Orienteering maps are drawn using magnetic north rather than ‘grid’ or ‘true’ north, and are printed in up to five standard colours. The colours are an integral part of the map symbols:
- Black is used for most man-made features such as buildings and rock features such as cliffs, crags and boulders.
- Brown is used to show landform, including contour lines, gullies, pits and knolls (small hills).
- Blue is used for water features such as lakes, ponds, marshes and streams.
- White and green are used to depict the density of woodland and the extent to which it impedes progress. Open ‘runnable’ woodland is left white with progressively darker shades of green mean increased density.
- Yellow is used for unwooded areas with a solid yellow for grassy spaces such as playing fields and a paler yellow for rougher terrain (‘rough open’) such as heather.
Combinations of yellow and green show other types of terrain which will be explained in the legend.
Here is an example of a map from Flatts Lane Woodland park near Normanby, Middlesbrough – an ideal. area to have your first orienteering adventure! Overprinted in purple are the checkpoints for one of our of Permanent Orienteering Courses.
Here is another map, this time from an urban setting around the university campuses at Stockton Riverside. On this map you can see a course from a major orienteering event that was due to happen in 2020.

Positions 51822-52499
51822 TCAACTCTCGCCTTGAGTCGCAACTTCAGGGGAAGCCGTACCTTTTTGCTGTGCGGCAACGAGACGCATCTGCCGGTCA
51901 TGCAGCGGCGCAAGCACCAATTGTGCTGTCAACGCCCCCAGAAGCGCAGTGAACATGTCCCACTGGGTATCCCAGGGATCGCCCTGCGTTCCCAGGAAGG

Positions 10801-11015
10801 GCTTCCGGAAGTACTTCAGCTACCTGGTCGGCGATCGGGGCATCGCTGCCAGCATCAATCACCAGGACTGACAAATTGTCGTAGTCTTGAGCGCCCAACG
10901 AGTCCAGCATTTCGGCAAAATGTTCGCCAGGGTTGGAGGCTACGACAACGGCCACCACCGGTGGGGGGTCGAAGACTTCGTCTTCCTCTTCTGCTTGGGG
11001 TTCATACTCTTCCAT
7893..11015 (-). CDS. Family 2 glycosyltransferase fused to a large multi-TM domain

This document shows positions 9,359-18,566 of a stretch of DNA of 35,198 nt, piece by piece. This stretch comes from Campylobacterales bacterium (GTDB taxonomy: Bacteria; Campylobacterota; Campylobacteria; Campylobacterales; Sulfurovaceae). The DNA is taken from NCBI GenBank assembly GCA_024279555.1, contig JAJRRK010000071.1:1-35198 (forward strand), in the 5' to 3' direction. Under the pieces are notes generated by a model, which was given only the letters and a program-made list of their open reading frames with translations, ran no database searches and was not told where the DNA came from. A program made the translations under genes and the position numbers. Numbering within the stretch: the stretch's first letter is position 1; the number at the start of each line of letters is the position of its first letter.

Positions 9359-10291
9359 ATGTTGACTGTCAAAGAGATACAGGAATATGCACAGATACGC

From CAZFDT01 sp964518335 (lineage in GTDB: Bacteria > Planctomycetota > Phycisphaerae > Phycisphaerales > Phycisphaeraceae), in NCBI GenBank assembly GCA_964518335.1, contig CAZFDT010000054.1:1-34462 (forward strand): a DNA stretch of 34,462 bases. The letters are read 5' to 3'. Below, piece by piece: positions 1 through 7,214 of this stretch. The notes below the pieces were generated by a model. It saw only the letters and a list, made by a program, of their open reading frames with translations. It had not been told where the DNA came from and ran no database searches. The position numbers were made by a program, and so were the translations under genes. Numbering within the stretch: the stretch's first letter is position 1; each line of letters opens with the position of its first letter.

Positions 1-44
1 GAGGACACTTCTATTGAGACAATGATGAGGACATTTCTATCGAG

If you are used to Ordnance Survey maps at 1:25,000 or 1:50,000 then the biggest differences you will find with orienteering maps are:
- Orienteering maps use white to represent runnable woodland and yellow to represent open areas (fields, parks, or moorland), whereas Ordnance Survey maps use green for any form of woodland and white for open areas.
- The scale of orienteering maps is much larger, often 1:10,000 for forests or 1:4,000 for urban areas. In the following table you can see what 1cm represents on the map at different scales. The larger scale allows much more detail to be shown, for example small paths, boulders, and ponds.
|Type of map||1cm on the map represents…|
|1:4,000 orienteering map of an urban area||40m on the ground|
|1:10,000 orienteering map of a forest||100m on the ground|
|1:25,000 Ordnance Survey map||250m on the ground|
|1:50,000 Ordnance Survey map||500m on the ground|
Below you can see the Ordnance Survey 1:25,000 and 1:50,000 maps of the same area as the Flatts Lane orienteering map above – see how much more detail there is on the orienteering map above!
To learn more about symbols used on an orienteering map, check out these downloadable guides to orienteering map symbols on the Maprunner website. However, if you are just starting out, don’t worry about needing to know every symbol – most maps are very intuitive.